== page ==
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At the same time, International Middle East Media Center writer Saed Bannoura headlined on July 24, "Israeli government officials: Palestinian statehood bid could void Oslo Accord," saying:
"(S)ome high-level officials in the Israeli cabinet (want) Israel (to) call off the (agreement) if the Palestinian Authority moves ahead with a bid for statehood (in) September.
Along with defense, finance, foreign and trade ministry officials, Israeli National Security Advisor Ya'akov Amidror "is reportedly preparing (Israel's) response" to Palestine's "upcoming bid....and one plan is to void" Oslo, as if doing so, in fact, mattered.
Technically, it would dissolve satrap PA authority and its limited role in providing Palestinians the meager services Israel allows. In fact, with or without Oslo, nothing meaningful will change.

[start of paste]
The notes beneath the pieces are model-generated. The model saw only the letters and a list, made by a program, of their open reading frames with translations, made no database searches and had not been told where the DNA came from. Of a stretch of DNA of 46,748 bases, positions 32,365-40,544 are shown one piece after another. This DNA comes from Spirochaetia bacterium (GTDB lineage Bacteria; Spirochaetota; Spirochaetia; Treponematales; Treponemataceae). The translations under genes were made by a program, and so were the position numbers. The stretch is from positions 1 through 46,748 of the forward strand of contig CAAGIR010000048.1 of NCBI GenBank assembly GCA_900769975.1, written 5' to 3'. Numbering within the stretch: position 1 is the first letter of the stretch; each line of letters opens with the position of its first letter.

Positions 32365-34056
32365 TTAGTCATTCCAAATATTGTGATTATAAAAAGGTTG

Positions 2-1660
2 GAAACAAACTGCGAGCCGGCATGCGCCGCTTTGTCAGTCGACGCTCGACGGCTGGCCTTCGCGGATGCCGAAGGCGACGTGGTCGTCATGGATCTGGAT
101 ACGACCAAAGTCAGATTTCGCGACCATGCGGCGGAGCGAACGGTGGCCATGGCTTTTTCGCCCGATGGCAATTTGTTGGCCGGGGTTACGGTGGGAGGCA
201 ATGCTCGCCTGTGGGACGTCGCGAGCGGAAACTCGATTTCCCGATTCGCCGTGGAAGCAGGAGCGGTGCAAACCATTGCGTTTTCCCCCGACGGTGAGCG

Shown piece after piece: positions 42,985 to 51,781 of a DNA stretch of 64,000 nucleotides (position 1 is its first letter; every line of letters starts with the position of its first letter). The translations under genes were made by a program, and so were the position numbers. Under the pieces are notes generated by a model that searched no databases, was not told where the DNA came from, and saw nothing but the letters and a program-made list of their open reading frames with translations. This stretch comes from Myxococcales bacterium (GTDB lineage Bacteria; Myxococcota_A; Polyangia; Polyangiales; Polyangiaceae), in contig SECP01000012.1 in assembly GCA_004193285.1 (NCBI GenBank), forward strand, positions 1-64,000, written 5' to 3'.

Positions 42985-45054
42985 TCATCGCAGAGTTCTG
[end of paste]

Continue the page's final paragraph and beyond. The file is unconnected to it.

Military occupation will continue. So will Gaza's siege, and regular Israeli attacks and incursions will keep terrorizing residents lawlessly. As a result, Israel's threat is more bluff than ultimatum to withhold what's already systematically denied.
It's why de jure UN membership and independence are vital first steps to breaking free, but the struggle to do so has miles to go to succeed. Backing off, however, assures continued bondage and persecution, a choice no legitimate government should accept.
Palestine's, of course, doesn't, its real authority in Gaza, not the coup d'etat West Bank one, representing Israel, not its own people. Fully breaking free requires ending that intolerable status, letting democratically elected leaders govern, not selected Israeli ones.
Stephen Lendman lives in Chicago and can be reached at Email address removed.
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